An economically efficient market is defined in this Sourcebook as a situation where the cost to society of producing the last unit of a good or service is fully reflected in the price charged for the good or service. In economics textbooks this would be referred to as a Pareto efficient market where it is impossible to make one member of society better off without making someone else worse off.
Excludability refers to the ability to prevent persons who have not paid for a good or service from consuming it. This requires the property rights to a good or service are not clearly defined or enforceable in a relatively costless manner. Low excludability means that it may be difficult to exclude people from free riding and enjoying the benefits of goods and services even if they have not paid towards their provision. Producers would find it difficult to recoup the full costs of their provision and, from a social efficiency viewpoint, would thus tend to under-produce such goods.
Externality or spillover
An externality or spillover exists whenever the production or consumption decisions of one individual unintentionally impact on the production or consumption decisions of others in some way other than through the market.
A person who enjoys the benefits of goods and services even if s/he has not paid for it.
The principle whereby a service should be controlled and financed at the jurisdictional level where there are no spillovers or externalities on neighbouring jurisdictions.
The term market failure refers to situations where the unfettered use of the market system or the private sector to allocate goods or services would not lead to a socially efficient outcome where the price of the good adequately reflects the (opportunity) costs to society of producing it.
Merit goods or services are ones that governments mandate individuals to consume, either to protect themselves from others or themselves where it is judged that people, left to their own devices, may not act in their own best interests. This paternalistic reason for intervention, when a government intervenes because it claims to know what is in the best interest of individuals better than they themselves do, should not be confused with government intervention to correct externalities.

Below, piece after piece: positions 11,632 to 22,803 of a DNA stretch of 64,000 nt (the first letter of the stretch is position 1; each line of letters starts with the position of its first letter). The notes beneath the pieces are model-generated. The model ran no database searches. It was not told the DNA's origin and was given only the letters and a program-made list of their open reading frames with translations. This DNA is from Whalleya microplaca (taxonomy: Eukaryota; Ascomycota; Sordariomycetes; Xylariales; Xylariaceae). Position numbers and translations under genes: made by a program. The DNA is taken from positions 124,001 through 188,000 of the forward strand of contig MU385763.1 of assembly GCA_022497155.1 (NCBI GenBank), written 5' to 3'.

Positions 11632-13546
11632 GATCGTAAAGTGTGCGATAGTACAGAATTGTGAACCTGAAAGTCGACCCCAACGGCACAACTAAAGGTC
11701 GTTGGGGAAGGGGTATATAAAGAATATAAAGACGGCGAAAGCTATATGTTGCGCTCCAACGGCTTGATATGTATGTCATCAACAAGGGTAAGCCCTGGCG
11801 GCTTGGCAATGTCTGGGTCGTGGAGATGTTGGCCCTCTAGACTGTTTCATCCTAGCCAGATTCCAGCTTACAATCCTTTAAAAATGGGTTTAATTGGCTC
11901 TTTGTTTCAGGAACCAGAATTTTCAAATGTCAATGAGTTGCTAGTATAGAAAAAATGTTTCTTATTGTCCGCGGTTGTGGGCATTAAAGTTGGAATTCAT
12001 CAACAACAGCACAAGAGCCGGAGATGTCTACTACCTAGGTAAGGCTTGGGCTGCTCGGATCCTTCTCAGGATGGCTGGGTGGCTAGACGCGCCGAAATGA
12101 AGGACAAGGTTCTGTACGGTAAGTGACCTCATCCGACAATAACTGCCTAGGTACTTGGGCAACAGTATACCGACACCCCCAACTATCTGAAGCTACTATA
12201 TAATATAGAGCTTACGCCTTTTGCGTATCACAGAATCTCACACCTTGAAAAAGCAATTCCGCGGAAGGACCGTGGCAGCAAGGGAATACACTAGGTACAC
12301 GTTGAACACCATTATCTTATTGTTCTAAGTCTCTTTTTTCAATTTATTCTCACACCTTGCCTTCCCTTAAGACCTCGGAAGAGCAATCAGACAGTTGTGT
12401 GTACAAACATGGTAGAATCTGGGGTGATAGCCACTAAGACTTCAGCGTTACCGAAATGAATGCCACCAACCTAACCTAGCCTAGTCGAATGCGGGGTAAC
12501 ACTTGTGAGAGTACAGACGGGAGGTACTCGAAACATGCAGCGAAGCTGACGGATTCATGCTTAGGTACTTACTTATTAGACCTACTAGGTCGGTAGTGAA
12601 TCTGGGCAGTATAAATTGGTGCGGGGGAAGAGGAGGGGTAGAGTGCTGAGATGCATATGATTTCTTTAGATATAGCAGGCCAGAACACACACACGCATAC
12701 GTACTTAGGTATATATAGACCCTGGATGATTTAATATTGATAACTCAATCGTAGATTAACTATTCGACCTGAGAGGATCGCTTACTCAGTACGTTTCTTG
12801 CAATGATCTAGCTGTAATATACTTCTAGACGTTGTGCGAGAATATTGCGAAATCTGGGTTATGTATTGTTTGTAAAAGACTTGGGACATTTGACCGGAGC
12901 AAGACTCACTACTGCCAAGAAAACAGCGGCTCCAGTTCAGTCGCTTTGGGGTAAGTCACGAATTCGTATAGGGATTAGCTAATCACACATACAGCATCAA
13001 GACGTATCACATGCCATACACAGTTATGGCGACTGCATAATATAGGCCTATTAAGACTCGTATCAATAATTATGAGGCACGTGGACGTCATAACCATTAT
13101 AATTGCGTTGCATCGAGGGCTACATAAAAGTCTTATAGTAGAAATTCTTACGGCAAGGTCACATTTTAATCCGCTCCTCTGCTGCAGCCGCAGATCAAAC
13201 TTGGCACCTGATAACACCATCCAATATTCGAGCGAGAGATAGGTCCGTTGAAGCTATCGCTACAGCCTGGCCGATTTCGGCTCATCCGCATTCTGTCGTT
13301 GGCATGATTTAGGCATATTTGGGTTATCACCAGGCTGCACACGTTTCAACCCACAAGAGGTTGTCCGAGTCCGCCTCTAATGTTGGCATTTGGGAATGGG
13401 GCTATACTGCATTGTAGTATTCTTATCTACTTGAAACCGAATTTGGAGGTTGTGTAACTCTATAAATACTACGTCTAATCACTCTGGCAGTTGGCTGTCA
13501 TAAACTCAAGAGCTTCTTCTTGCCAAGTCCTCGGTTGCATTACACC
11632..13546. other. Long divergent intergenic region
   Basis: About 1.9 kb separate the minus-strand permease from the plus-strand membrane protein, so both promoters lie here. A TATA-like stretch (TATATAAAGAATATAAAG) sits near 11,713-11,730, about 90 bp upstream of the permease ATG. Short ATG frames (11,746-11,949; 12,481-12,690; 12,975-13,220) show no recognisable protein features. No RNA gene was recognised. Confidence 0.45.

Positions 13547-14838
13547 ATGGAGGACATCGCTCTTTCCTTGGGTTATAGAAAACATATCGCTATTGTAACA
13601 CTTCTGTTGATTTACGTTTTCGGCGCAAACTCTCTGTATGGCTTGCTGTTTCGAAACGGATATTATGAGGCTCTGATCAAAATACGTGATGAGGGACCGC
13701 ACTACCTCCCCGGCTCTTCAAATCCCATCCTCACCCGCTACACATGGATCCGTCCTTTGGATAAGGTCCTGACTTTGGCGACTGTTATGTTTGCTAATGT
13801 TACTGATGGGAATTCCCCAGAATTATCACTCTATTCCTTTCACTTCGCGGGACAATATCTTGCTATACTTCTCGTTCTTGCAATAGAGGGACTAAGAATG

A natural monopoly results from situations where average costs of production continuously fall as output expands. This means that one organization can supply a service more cheaply than two or more organizations. It also means that the cost of extra production, which determines the socially efficient price, is below average cost.
In the presence of asymmetric information the principal who employs an agent to perform a task is often less well informed than the agent. This allows the agent to behave opportunistically.
Private goods have the characteristics of both high excludability and high rivalrousness. These goods can be effectively provided by the private sector through the market mechanism.
Public goods have the characteristics of both low excludability and low rivalry. Typically, they are provided by the government and paid for out of taxation as they potentially benefit all members of the community and free riding makes it difficult to charge users directly for these services.
Rent-seeking is the use of resources in an attempt to gain control over artificially created monopoly situations.
Rivalry or rivalrousness
Most goods are rivalrous in the sense that one persons consumption of the good reduces the availability of that good for others. Some goods, however, have a characteristic of low rivalrousness, this means that one persons consumption of the good does not reduces its availability to others. As the cost to society of additional consumers enjoying the benefits of such a goods is zero, social efficiency requires their price to be set at zero. As a result it would not be profitable for the private sector to attempt to sell these goods.
The principle whereby administrative responsibilities are assigned to the lowest level of governance capable of carrying out these responsibilities competently.
Toll or club goods are non-rivalrous (at least up to the point where capacity constraints may influence the marginal cost of further provision) but they are excludable. The term toll good is used because efficiency conditions can be established justifying charging a toll for such a good. The alternative term club good is used because the nature of most clubs is that members can share the benefits, but non-members can be excluded.